"Subtle Resistance: How Grace Hartigan, Joan Mitchell, and Martha Jackson Resisted Post-World War II Gender Constructions" explores the careers of three women in postwar New York City—artists commonly referred to as "second generation" Abstract Expressionist painters, Grace Hartigan and Joan Mitchell, and gallerist Martha Jackson. Following the Second World War, the distinctions between men and women, and masculinity and femininity grew. It is in this polarized social field that Hartigan and Mitchell were able to carve out success, claim agency over the formation of their artistic identities, and overall resist the gender constructions that were so pervasive to postwar American culture. Martha Jackson, a Buffalo native who opened the Martha Jackson Gallery in New York City in 1953, played an important role in the careers of Hartigan and Mitchell and ensured continued progress in their careers during the tumultuous 1960s.
Chapter 1 examines the gendered construction of postwar American culture and the exemplary career of Martha Jackson, an independent woman who challenged traditional notions of a woman's role in society. Chapter 2 explores how Hartigan and Mitchell navigated the gendered tensions of the New York School. Chapter 3 studies how Hartigan and Mitchell's artistic styles reflect their construction of identity in relation to art historical tradition and the use of a controlled expressivity in their work.
Archival materials from the Martha Jackson Gallery Archives at the UB Anderson Gallery and the Grace Hartigan Papers at the Special Collections Research Center at Syracuse University, as well as periodicals, oral history interviews and other primary sources provide a new perspective of the social history of the time. With this new perspective, the challenges Hartigan, Mitchell, and Jackson faced become clearer, as do their means of resistance.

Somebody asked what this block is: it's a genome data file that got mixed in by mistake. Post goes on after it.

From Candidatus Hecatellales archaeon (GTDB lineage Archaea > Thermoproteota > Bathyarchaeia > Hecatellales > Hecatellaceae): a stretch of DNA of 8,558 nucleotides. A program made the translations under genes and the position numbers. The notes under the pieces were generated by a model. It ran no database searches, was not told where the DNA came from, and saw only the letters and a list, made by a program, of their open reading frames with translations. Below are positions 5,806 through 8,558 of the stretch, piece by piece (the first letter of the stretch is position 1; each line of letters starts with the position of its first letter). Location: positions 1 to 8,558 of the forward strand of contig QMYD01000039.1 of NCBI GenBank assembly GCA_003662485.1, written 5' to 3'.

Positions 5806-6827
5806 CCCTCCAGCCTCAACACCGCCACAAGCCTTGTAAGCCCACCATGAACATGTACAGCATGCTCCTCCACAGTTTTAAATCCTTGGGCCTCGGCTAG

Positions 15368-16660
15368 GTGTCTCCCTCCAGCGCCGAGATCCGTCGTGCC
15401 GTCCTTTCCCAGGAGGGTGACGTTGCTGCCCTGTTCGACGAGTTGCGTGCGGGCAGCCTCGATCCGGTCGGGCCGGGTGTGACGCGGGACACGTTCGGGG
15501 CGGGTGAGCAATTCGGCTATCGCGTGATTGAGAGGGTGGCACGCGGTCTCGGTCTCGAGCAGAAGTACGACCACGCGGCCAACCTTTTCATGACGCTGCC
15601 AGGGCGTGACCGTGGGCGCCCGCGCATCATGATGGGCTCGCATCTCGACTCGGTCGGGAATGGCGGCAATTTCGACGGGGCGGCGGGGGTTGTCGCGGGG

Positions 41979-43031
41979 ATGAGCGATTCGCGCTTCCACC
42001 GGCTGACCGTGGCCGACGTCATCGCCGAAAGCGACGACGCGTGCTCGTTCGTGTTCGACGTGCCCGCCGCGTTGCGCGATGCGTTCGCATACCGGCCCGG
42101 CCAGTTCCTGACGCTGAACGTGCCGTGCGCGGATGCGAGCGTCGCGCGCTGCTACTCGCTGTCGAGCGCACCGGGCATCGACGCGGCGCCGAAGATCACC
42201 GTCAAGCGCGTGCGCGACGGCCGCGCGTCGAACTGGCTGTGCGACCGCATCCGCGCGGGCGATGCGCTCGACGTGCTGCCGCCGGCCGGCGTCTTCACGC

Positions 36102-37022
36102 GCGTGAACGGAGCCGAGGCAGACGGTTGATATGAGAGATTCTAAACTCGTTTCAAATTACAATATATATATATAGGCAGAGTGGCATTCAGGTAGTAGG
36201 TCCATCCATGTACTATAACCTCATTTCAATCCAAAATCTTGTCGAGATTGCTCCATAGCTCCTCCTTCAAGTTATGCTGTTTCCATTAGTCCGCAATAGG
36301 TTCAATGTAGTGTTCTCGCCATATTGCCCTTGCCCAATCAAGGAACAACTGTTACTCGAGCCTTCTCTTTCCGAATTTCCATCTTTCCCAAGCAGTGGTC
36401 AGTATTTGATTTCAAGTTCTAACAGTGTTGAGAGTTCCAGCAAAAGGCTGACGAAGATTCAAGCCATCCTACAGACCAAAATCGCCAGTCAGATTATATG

|Advisor:||Katz, Jonathan D.|
|School:||State University of New York at Buffalo|
|School Location:||United States -- New York|
|Source:||MAI 52/01M(E), Masters Abstracts International|
|Subjects:||Art history, Gender studies|
|Keywords:||Abstract expressionism, Feminism, Grace hartigan, Joan mitchell, Martha jackson, Martha jackson gallery|
Copyright in each Dissertation and Thesis is retained by the author. All Rights Reserved
The supplemental file or files you are about to download were provided to ProQuest by the author as part of a
dissertation or thesis. The supplemental files are provided "AS IS" without warranty. ProQuest is not responsible for the
content, format or impact on the supplemental file(s) on our system. in some cases, the file type may be unknown or
may be a .exe file. We recommend caution as you open such files.
Copyright of the original materials contained in the supplemental file is retained by the author and your access to the
supplemental files is subject to the ProQuest Terms and Conditions of use.
Depending on the size of the file(s) you are downloading, the system may take some time to download them. Please be